Safer payments need service ubiquity
Issue 400 | 28 October 2022
Safer payments need service ubiquity
The Payment Systems Regulator (PSR) is directing around 400 payment service providers (PSPs) to implement a system to offer the Confirmation of Payee (CoP) name checking service to their customers (both as payers and payees). This will help to reduce authorised push payment (APP) fraud and accidentally misdirected payments.
This direction is another big step in protecting people from the devastation that APP scams can inflict on people. Financial firms have to act to prevent fraud and CoP is one of the many tools that can be used. By giving this direction, we will see more widespread adoption of the protections available to people making payments.
Kate Fitzgerald, Head of Policy, PSR
This is a continuation of the journey the PSR started in August 2019, when they issued Specific Direction 10 (SD10) to require the six largest banking groups to implement CoP.
The new direction represents the PSRs ambition to achieve near ubiquity of Confirmation of Payee and protect a greater number of payment system users.
The PSR’s decision to extend the coverage of Confirmation of Payee was published at: Policy Statement: Extending Confirmation of Payee coverage - Response to consultation CP22/2 published in October 2022.
The journey to CoP ubiquity has been a long one but the end is now in sight:
Ten things you need to know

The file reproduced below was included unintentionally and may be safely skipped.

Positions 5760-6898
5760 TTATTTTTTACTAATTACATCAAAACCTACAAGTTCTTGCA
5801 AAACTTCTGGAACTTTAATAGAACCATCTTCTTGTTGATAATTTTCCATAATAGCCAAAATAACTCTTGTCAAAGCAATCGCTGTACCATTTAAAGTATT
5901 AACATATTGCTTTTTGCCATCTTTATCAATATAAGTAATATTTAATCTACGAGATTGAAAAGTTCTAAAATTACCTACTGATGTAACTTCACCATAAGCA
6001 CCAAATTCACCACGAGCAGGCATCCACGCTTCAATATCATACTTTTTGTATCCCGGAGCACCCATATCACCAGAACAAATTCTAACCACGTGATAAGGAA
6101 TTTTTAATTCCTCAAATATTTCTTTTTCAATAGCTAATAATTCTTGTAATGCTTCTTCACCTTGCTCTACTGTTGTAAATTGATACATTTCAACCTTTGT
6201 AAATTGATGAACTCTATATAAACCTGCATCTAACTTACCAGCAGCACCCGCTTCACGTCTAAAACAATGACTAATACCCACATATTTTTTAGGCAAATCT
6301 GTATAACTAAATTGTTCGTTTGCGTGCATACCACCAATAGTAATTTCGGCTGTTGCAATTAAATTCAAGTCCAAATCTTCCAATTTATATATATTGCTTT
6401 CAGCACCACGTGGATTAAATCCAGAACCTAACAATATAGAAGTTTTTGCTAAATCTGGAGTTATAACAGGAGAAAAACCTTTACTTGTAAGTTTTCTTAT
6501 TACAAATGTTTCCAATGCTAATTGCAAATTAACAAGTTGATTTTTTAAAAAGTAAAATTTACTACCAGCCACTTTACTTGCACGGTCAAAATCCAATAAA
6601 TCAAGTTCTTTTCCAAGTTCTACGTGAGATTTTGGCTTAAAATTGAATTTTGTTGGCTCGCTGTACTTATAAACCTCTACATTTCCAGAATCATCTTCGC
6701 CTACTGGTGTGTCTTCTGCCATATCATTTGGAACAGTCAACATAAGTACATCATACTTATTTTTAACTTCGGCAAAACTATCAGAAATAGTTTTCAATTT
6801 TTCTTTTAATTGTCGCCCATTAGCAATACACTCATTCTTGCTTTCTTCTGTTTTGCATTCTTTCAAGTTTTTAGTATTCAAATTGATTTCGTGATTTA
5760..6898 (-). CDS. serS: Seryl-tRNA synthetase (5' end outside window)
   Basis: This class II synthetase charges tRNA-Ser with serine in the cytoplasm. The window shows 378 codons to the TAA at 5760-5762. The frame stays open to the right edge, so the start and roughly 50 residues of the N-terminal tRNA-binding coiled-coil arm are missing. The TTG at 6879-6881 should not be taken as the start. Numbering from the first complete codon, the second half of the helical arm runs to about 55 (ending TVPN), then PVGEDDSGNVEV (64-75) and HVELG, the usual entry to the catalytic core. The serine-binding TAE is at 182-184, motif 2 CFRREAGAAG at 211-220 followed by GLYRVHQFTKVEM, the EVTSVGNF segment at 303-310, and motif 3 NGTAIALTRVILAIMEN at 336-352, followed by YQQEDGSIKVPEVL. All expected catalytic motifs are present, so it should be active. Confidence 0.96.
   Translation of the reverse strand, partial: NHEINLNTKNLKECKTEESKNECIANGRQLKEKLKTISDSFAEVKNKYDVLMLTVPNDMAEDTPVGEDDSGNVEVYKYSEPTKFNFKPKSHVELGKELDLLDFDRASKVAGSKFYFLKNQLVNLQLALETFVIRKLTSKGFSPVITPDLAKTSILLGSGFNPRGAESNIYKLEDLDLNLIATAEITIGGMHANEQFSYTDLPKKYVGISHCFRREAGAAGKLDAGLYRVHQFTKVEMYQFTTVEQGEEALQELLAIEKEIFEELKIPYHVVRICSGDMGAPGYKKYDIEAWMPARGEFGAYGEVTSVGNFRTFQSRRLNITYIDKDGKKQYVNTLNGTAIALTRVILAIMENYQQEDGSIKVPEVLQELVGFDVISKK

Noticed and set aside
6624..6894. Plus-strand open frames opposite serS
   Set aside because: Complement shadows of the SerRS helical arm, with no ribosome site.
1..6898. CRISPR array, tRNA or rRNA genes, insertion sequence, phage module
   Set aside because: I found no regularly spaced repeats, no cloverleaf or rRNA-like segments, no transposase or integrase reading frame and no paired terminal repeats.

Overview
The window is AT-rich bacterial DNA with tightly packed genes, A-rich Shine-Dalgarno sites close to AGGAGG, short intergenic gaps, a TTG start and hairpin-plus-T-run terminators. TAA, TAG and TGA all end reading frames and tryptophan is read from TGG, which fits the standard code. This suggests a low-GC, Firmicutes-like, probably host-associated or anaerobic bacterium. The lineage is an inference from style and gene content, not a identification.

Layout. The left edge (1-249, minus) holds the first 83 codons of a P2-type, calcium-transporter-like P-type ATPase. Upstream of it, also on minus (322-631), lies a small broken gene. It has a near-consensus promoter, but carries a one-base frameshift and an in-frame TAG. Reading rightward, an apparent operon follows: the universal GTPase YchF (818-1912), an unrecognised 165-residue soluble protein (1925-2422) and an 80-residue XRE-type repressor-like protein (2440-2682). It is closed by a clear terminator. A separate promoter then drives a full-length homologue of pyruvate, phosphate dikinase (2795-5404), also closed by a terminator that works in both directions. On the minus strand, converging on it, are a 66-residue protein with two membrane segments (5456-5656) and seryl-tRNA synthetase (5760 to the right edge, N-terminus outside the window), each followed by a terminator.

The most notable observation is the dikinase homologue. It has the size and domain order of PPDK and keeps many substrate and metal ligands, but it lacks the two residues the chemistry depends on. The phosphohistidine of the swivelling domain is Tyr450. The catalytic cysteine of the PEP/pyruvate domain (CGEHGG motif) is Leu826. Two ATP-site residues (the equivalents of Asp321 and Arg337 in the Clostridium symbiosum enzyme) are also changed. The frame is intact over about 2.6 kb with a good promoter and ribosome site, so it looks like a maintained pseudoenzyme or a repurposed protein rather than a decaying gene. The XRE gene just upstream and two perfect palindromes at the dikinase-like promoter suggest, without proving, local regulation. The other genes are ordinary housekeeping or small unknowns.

Although there is no substitute to reading the full document here are ten things you need to know about the PSR’s decision to extend the coverage of Confirmation of Payee…..
1: First CoP adopters
These are the six banking groups that were issued with a Specific Direction (SD10) to implement the name checking service in August 2019 plus a further 21 PSPs that have adopted CoP in Phase 1.
The PSR have worked with Pay.UK and the Phase 1 banks to enable more PSPs to join CoP, extending the benefits to more consumers and levelling up the playing field. To enable this Specific Direction 11 was issued in February 2022 this has led to a single technical environment and a single set of rules and standards, allowing CoP services across all PSPs to work together. PSPs that rely on different reference information, such as SRD, will be able to implement CoP.
As at 30 September 2022 a further 26 PSPs have voluntarily adopted CoP since the closure of Phase 1.
2: Safer Payments need Service Ubiquity
Notwithstanding the eye watering levels of payment fraud the PSR identified three reasons that PSPs have not adopted CoP so far:
the cost and complexities of Phase 1.
relying on reference information other than sort codes and account numbers to identify customers.
lack of a regulatory requirement to do so.
The PSR are of the view that PSP adoption of CoP has been at a slower pace than they think is necessary.
The PSR remain concerned about the rise of APP fraud being received by non-CoP offering PSPs and that this increase has not incentivised these PSPs to adopt CoP.
Interestingly, the PSR have also been persuaded by the arguments that a mandate will ensure PSPs are able to obtain the funding needed to prioritise CoP.
The PSR believe that the decision to extend the coverage of Confirmation of Payee sets the scene for near account name and number checking ubiquity to be achieved.
3: Approximately 400 PSPs have been issued with a direction to implement a system to offer CoP
The PSPs will be split into two distinct groups1:
Group 1 will be formed by those PSPs2 that meet criteria, designed to distinguish more complex PSPs where the adoption of CoP is likely to have the biggest impact. The PSR calculate that “Group 1” PSPs will increase CoP coverage from 92% of transactions made via Faster Payments to 99%. This group will need to have and use a CoP system with send and respond capability after 31 October 2023.